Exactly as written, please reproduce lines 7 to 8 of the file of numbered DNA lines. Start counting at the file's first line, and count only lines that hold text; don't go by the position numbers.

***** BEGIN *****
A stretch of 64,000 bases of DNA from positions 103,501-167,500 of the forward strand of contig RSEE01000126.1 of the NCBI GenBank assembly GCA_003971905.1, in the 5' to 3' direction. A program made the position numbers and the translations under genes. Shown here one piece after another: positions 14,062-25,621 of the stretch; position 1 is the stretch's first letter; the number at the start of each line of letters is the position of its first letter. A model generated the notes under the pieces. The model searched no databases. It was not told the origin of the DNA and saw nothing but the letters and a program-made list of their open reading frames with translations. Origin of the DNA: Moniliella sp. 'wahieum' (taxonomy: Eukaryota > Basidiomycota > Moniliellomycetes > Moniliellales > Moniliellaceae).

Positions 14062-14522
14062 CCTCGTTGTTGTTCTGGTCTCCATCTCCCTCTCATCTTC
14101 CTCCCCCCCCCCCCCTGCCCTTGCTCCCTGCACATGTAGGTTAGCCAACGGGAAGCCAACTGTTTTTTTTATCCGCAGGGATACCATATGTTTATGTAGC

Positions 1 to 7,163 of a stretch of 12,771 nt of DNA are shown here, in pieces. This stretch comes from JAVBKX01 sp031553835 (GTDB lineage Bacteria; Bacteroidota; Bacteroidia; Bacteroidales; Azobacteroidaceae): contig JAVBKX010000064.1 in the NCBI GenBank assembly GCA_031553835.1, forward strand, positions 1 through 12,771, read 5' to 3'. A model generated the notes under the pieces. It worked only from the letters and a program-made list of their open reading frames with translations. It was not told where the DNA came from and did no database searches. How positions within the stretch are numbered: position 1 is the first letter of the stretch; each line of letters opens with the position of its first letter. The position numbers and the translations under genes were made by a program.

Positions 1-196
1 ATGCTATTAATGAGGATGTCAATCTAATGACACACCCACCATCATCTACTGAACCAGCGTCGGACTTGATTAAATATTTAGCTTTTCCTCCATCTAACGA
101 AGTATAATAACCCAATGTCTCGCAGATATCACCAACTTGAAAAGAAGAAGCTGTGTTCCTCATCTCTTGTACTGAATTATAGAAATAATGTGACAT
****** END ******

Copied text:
1 ATGCTATTAATGAGGATGTCAATCTAATGACACACCCACCATCATCTACTGAACCAGCGTCGGACTTGATTAAATATTTAGCTTTTCCTCCATCTAACGA
101 AGTATAATAACCCAATGTCTCGCAGATATCACCAACTTGAAAAGAAGAAGCTGTGTTCCTCATCTCTTGTACTGAATTATAGAAATAATGTGACAT